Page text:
I would like to power my Raspberry Pi 3B using an Arduino Uno.

I have been able to do this by connecting the 5v on the Arduino to the 5 V on the Pi and connecting the GND to GND, and the Pi turns on. But I get a constant under voltage sign.

How can I get the Arduino to output the right amount of power (5 V and 2.5 A)?

  • Neither Arduino nor RPi can produce electricity, so "powering one using the other" isn't representative of what's happening. You're powering both using whatever power supply you have, and the evidence is that it's not enough. – Dmitry Grigoryev Jan 21 '19 at 13:52

You can't.

The on-board regulator of the Uno, the NCP1117, is only able to supply up to 1A before starting to dropout voltage (hence your undervoltage warning).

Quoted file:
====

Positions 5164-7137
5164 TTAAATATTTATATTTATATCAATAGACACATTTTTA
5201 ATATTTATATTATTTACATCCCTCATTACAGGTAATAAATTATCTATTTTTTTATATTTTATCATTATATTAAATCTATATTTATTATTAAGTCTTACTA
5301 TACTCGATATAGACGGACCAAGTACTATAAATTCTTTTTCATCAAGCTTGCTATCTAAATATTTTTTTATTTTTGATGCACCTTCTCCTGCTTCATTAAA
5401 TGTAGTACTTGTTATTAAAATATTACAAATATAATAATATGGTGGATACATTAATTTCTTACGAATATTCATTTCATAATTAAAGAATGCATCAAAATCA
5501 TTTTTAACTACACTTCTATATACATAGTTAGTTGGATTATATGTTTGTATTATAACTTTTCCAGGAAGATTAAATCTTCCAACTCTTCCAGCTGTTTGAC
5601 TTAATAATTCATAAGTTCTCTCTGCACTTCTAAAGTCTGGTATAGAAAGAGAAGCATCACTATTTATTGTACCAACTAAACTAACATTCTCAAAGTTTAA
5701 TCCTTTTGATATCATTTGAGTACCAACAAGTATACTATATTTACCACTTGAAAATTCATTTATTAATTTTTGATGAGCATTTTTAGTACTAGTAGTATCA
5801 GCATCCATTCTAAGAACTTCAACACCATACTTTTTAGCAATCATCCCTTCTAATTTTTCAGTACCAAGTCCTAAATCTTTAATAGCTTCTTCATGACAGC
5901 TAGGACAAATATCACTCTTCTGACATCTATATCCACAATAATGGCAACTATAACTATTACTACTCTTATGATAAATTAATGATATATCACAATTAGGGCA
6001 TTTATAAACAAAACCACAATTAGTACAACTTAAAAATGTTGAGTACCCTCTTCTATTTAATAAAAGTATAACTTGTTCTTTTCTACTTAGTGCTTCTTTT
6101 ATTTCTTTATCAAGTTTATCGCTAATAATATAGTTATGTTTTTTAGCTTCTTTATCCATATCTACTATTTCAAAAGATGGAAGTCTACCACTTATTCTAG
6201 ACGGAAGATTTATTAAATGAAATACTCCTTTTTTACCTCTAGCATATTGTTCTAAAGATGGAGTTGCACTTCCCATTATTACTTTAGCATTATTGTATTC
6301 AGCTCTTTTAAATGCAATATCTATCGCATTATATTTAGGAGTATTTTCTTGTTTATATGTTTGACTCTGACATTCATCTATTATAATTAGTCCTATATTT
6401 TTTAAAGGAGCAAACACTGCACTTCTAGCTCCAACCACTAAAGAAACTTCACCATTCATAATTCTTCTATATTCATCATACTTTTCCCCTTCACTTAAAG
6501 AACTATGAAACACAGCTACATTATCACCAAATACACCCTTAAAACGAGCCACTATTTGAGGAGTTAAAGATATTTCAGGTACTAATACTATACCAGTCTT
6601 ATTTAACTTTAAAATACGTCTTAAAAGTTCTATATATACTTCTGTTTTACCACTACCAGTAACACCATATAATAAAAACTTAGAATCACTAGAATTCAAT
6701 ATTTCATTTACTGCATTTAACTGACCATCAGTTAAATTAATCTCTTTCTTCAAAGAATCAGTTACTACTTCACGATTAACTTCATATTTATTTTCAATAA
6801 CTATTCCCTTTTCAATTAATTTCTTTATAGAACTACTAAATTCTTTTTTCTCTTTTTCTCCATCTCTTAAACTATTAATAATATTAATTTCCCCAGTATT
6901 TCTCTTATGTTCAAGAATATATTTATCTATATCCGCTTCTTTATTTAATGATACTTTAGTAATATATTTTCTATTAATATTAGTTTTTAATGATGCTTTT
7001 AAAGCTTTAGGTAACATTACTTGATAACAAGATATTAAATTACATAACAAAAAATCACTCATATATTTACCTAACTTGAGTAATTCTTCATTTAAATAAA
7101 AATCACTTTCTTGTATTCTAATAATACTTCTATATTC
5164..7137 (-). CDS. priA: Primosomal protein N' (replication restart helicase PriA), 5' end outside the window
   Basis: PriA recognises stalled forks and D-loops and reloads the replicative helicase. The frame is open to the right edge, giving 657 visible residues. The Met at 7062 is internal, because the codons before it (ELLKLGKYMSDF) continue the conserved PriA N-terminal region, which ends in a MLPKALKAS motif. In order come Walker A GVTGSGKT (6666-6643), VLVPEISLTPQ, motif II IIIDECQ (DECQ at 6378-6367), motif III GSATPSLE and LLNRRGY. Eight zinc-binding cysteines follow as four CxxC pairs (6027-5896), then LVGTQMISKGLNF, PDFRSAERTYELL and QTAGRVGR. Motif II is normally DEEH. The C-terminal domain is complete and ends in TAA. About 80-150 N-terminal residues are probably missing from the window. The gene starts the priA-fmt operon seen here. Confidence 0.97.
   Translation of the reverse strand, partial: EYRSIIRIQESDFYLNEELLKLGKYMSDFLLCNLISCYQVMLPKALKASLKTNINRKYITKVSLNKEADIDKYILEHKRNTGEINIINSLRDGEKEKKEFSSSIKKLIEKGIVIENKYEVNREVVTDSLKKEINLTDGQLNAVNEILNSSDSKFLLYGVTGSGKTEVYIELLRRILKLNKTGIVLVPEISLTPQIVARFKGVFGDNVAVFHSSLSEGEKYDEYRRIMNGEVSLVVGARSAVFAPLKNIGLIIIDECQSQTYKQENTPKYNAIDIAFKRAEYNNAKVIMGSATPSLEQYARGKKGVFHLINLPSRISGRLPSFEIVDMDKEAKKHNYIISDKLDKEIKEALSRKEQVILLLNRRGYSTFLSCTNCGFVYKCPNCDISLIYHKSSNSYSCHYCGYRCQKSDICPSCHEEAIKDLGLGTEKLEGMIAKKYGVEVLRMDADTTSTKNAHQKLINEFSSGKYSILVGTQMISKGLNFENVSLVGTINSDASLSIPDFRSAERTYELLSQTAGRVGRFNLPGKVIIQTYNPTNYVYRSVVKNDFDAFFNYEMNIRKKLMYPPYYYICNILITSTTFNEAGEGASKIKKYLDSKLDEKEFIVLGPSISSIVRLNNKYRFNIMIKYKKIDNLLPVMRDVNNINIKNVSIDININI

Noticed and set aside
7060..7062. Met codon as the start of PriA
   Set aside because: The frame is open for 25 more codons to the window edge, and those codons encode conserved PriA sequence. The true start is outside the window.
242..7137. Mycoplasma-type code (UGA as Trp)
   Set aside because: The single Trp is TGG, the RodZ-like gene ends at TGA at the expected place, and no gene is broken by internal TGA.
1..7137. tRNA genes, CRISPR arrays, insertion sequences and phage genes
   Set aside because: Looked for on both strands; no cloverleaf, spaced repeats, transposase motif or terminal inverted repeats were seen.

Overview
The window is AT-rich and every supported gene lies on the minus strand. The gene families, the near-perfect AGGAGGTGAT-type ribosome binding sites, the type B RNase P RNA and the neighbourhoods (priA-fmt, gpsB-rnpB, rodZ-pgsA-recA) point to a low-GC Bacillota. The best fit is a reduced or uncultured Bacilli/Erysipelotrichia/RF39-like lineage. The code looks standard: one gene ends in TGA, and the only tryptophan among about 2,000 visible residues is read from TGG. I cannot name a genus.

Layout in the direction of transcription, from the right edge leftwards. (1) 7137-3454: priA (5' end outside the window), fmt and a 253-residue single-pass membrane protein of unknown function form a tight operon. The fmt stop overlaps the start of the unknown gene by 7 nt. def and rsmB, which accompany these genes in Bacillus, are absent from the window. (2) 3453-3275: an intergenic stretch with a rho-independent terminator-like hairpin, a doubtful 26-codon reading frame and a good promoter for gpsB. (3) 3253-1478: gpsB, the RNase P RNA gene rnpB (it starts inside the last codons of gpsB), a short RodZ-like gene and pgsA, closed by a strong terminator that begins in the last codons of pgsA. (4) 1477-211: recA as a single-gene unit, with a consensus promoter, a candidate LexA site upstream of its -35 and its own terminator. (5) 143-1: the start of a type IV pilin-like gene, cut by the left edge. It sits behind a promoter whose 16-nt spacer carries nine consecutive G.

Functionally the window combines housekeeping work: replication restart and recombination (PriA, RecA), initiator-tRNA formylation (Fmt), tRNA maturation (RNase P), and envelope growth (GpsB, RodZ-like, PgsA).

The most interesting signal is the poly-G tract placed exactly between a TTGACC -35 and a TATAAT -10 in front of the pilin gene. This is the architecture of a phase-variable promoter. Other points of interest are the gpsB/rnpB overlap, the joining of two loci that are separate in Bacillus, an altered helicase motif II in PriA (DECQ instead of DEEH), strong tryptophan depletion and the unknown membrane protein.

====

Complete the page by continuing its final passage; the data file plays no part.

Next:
Even worse, because the NCP1117 lacks a proper heatsink, it will probably start dropping out voltage before reaching 1A, due to its internal thermal shutdown protection.


If you are using PC USB, your total current cap is <500mA. Arduino + Pi + accesories is exceed this cap.

Use an adapter for Arduino. Ardiuno will suck up some current and rest can flow to Pi or whatever else is there.

Arduino has a linear voltage regulator. Try not to use >5v adapters. Voltage regulator will generate more heat as more current pass.


If you reverse which board gets the power adapter you should be able successfully power them both from a single 5V 2.5A power supply.

Connect the power adapter to the Raspberry Pi3 and power the Arduino from the Pi's 5V pin. The Uno should only draw about 200mA @ 5V from the Pi (depending on everything else you have connected).

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